A conservative Indianan prepares to take on the president’s favorite Republican senator
When Barack Obama was running for president, there was one Republican besides George W. Bush whom he wouldn’t stop talking about. “Politics don’t have to divide us,” he said at his campaign kickoff in 2007. “I’ve worked with Republican senator Dick Lugar . . .” Obama dropped the name of the senior senator from Indiana during his first presidential debate with John McCain, and then again during their third debate: “If I’m interested in figuring out my foreign policy, I associate myself with my running mate, Joe Biden, or with Dick Lugar.” Obama even ran advertisements that showed him with Lugar.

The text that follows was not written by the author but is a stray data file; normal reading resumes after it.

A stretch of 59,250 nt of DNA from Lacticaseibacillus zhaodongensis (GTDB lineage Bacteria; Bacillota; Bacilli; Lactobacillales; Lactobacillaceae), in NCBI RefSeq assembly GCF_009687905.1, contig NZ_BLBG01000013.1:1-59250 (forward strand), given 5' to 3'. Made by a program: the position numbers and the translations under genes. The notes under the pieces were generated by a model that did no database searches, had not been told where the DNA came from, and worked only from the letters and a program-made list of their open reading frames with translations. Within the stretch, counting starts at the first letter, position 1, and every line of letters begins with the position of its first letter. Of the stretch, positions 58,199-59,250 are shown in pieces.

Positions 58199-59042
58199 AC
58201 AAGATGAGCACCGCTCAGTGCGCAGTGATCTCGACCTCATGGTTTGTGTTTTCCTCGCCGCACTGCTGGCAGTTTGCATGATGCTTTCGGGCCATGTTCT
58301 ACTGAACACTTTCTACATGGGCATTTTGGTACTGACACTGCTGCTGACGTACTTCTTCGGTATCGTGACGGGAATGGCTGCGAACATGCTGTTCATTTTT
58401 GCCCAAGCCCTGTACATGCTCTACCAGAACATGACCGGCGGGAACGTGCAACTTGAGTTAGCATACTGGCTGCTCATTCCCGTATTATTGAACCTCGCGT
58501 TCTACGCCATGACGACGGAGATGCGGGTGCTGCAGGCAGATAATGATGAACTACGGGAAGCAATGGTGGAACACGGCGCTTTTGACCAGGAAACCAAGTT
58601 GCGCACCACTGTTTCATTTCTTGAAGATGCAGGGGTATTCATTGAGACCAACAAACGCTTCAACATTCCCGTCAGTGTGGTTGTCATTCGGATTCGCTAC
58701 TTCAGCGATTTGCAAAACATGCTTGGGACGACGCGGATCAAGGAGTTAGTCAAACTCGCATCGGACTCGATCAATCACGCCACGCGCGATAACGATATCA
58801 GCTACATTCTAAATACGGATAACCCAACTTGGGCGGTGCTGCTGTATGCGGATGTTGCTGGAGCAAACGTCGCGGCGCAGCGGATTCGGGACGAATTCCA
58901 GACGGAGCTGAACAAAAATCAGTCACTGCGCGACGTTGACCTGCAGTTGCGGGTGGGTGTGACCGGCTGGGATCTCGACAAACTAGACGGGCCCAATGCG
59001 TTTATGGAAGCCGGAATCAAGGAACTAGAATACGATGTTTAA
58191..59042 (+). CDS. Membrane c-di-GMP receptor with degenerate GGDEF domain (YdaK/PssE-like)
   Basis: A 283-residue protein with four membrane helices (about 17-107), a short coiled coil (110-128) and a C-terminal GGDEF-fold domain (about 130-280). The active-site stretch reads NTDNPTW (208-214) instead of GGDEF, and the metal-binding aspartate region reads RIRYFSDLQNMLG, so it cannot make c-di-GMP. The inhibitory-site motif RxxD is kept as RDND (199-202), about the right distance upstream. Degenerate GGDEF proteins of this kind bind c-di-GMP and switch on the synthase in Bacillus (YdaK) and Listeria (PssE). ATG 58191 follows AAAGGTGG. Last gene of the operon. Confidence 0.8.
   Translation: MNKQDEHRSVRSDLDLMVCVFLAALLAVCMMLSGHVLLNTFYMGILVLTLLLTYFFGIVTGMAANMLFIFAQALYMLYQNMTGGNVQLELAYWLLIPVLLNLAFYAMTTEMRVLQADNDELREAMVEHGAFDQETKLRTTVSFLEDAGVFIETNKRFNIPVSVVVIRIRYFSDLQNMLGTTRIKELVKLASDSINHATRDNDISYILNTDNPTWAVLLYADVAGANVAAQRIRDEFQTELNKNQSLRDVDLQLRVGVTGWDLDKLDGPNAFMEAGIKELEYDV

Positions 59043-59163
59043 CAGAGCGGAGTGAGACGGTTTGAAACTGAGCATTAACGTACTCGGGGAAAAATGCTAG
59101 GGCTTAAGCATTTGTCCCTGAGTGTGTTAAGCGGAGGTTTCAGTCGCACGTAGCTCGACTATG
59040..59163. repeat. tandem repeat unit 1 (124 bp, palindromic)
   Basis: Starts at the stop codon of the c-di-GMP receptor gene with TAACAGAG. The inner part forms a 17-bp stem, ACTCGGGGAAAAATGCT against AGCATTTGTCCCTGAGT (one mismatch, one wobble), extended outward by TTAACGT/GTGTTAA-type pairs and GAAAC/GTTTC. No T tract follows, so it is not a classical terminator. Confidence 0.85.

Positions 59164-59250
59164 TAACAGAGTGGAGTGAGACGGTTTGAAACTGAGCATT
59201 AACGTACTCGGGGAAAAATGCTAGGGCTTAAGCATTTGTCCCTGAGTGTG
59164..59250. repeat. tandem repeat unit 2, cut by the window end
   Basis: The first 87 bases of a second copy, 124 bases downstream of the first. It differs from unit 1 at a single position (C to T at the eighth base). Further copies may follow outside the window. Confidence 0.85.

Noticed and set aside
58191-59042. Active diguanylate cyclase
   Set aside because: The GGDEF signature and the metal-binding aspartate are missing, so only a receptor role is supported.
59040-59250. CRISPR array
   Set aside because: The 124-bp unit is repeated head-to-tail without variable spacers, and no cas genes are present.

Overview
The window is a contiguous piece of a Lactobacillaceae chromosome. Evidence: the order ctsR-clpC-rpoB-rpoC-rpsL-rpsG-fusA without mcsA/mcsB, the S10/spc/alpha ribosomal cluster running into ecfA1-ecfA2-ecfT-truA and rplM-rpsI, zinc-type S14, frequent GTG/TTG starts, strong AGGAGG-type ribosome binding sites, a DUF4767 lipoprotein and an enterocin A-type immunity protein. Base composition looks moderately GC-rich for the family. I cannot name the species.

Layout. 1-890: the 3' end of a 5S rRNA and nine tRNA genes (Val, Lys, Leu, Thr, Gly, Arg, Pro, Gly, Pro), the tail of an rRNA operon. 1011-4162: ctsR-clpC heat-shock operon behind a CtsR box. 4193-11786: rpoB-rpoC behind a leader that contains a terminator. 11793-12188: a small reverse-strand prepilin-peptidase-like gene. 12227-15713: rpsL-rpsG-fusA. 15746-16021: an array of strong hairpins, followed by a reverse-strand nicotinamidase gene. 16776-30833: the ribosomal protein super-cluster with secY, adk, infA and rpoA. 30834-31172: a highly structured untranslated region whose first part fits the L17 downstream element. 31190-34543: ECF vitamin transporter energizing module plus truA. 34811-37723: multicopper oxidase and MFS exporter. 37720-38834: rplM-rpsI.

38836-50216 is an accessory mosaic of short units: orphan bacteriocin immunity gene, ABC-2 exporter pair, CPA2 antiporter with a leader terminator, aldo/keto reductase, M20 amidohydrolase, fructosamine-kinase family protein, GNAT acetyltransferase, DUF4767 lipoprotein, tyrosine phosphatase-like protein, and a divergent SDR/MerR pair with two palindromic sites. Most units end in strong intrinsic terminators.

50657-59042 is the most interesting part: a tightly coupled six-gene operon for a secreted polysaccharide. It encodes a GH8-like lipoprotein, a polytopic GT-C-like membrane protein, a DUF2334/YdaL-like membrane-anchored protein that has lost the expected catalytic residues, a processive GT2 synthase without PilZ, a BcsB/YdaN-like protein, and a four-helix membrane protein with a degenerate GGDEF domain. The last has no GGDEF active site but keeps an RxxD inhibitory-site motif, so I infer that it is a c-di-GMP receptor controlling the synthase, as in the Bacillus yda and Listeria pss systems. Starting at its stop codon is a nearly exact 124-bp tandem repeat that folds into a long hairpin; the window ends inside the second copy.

To the surprise of many, the Hoosier State wound up giving its electoral votes to a Democratic presidential candidate for the first time since 1964 and for only the second time since the Depression. “I saw those ads,” says Richard Mourdock, Indiana’s Republican treasurer. “My reaction was: You’ve got to be kidding me.” Mourdock assumed that they’d disappear in a day or two. “It was an implied endorsement. I thought Lugar would pick up the phone and ask for the ads to go off the air. That didn’t happen. You can make a case that Obama won our state’s eleven electoral votes because of those ads.”